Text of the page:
New powers for the CIA director and creation of a national counterterrorism center -- both the products of executive orders signed last week by President Bush -- stop short in many ways from achieving the type of intelligence reorganization urged by the Sept. 11 commission and proposed by Sen. Pat Roberts (R-Kan.) and others on Capitol Hill.
Both the commission's report and Roberts's bill call for a new national counterterrorism center, but the version of that office created by Bush's directive has significantly less authority -- at least in part because giving it greater powers cannot be done without legislation.
Under Bush's order, the national counterterrorism center will be the primary organization for analyzing and integrating intelligence about terrorism and counterterrorism, "excepting purely domestic counterterrorism information." That means the center will not have authority to direct covert counterterrorism operations abroad and at home -- one of the central recommendations of the commission and part of the legislation proposed by Roberts, chairman of the Senate Select Committee on Intelligence.
Instead, the center will do "operational planning" and "assign operational responsibilities" to the CIA, FBI and the Pentagon, one of the president's orders says, but "the center shall not direct the execution of operations." The center will operate temporarily under the authority of the CIA director in his capacity as director of central intelligence but eventually will be under the national intelligence director, if that post is created by legislation.
Bush's orders have been characterized by White House officials as interim steps to strengthen intelligence gathering while Congress and the administration continue discussing more far-reaching reorganizations that could happen only by legislation. The Bush administration has been under pressure to act on proposals to reorganize the U.S. intelligence community since the Sept. 11 commission issued its report, and Democratic presidential nominee John F. Kerry has challenged the president to enact its recommendations.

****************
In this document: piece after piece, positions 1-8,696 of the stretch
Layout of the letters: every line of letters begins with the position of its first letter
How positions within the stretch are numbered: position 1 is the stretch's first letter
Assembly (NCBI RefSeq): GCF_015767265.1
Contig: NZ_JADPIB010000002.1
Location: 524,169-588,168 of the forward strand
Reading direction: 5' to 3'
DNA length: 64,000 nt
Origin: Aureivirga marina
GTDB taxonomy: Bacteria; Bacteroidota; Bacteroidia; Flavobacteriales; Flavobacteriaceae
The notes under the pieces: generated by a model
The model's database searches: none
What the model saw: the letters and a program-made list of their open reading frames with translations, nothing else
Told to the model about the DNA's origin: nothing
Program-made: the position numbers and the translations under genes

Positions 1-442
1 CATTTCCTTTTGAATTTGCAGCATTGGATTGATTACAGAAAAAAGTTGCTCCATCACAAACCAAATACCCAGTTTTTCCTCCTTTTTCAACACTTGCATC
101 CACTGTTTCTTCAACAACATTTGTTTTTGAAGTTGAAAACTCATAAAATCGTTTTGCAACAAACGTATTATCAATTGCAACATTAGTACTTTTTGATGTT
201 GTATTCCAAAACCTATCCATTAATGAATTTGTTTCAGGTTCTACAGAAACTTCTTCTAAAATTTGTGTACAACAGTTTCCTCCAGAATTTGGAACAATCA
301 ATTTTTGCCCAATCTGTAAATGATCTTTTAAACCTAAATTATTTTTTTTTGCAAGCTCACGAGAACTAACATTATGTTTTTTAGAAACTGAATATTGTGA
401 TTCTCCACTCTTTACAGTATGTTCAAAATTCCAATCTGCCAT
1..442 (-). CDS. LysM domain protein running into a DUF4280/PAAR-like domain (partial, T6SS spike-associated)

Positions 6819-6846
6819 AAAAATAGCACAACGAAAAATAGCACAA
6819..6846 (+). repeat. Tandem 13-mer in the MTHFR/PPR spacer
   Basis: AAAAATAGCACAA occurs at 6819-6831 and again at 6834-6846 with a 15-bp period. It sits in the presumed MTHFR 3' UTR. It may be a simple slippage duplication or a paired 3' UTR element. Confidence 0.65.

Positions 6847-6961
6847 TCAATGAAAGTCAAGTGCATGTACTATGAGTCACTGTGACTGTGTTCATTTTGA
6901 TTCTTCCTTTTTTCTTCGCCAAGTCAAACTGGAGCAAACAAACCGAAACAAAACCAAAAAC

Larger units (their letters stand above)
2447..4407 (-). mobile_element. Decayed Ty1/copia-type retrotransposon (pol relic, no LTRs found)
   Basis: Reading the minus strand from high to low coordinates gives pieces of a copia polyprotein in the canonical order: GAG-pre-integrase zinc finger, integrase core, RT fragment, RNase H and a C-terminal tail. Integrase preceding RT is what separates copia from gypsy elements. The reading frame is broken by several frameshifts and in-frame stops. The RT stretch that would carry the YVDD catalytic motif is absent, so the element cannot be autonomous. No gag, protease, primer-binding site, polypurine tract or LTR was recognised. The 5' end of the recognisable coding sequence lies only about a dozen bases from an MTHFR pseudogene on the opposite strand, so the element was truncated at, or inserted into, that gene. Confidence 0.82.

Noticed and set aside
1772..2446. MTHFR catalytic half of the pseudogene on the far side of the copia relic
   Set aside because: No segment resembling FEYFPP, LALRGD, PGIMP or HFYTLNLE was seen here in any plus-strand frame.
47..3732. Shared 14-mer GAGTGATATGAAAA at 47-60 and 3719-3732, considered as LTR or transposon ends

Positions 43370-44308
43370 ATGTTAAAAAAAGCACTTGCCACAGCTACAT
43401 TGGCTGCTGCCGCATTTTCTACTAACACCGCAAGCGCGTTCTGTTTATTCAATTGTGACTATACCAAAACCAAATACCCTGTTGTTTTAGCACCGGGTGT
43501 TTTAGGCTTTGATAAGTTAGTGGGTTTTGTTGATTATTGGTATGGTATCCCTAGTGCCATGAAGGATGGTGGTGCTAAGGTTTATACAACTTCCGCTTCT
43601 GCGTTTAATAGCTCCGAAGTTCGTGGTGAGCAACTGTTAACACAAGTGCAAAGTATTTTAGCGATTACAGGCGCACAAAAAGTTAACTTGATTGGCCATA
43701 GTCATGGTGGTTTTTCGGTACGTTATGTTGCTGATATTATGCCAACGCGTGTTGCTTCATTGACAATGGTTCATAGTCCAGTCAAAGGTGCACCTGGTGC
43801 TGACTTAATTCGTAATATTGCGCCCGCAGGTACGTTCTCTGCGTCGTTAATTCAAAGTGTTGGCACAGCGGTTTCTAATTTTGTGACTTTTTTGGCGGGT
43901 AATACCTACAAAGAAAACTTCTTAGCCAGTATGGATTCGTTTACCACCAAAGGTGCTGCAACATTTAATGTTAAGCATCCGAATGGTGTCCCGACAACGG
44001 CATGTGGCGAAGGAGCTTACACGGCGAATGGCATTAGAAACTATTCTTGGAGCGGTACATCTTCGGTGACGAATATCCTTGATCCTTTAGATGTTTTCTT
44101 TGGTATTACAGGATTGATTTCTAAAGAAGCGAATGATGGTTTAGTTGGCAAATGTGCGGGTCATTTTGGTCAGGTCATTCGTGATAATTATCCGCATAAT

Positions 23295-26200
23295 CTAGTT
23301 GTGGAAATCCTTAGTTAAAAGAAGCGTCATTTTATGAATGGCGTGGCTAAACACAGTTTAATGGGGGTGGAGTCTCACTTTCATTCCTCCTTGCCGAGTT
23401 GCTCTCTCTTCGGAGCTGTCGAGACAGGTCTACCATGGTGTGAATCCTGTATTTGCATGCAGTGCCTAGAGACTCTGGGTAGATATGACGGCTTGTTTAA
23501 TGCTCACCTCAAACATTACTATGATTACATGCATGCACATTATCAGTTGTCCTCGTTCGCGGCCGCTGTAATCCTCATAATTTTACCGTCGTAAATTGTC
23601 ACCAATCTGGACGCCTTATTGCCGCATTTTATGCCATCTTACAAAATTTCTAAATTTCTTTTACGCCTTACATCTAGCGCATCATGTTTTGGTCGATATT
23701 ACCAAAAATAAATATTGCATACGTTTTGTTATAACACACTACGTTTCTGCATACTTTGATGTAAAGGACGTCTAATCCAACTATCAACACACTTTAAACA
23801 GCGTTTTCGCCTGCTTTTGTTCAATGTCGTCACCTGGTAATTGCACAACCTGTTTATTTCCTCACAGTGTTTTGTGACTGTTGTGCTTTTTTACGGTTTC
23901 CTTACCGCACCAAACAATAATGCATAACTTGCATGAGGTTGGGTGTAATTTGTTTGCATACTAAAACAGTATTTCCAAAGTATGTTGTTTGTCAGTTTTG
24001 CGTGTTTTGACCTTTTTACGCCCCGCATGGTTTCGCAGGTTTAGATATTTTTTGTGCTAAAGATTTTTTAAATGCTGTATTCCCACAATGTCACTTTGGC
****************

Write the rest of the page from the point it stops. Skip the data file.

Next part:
The counterterrorism center established by Bush's order will also interact with other parts of the administration differently than the type of center urged by the commission. The panel urged that the new center advise the president directly on all counterterrorism issues. The center created by Bush will instead give the president, vice president and other senior Cabinet members routine reports on terrorism threats, which until now have been prepared by the CIA and presented daily during the morning national security briefing.
Some strategic functions of the National Security Council's Counterterrorism Security Group, once run out of the Clinton and Bush White Houses by Richard A. Clarke, will be done by the national counterterrorism center. These include the day-to-day threat monitoring and preparation of responses that involve all government agencies.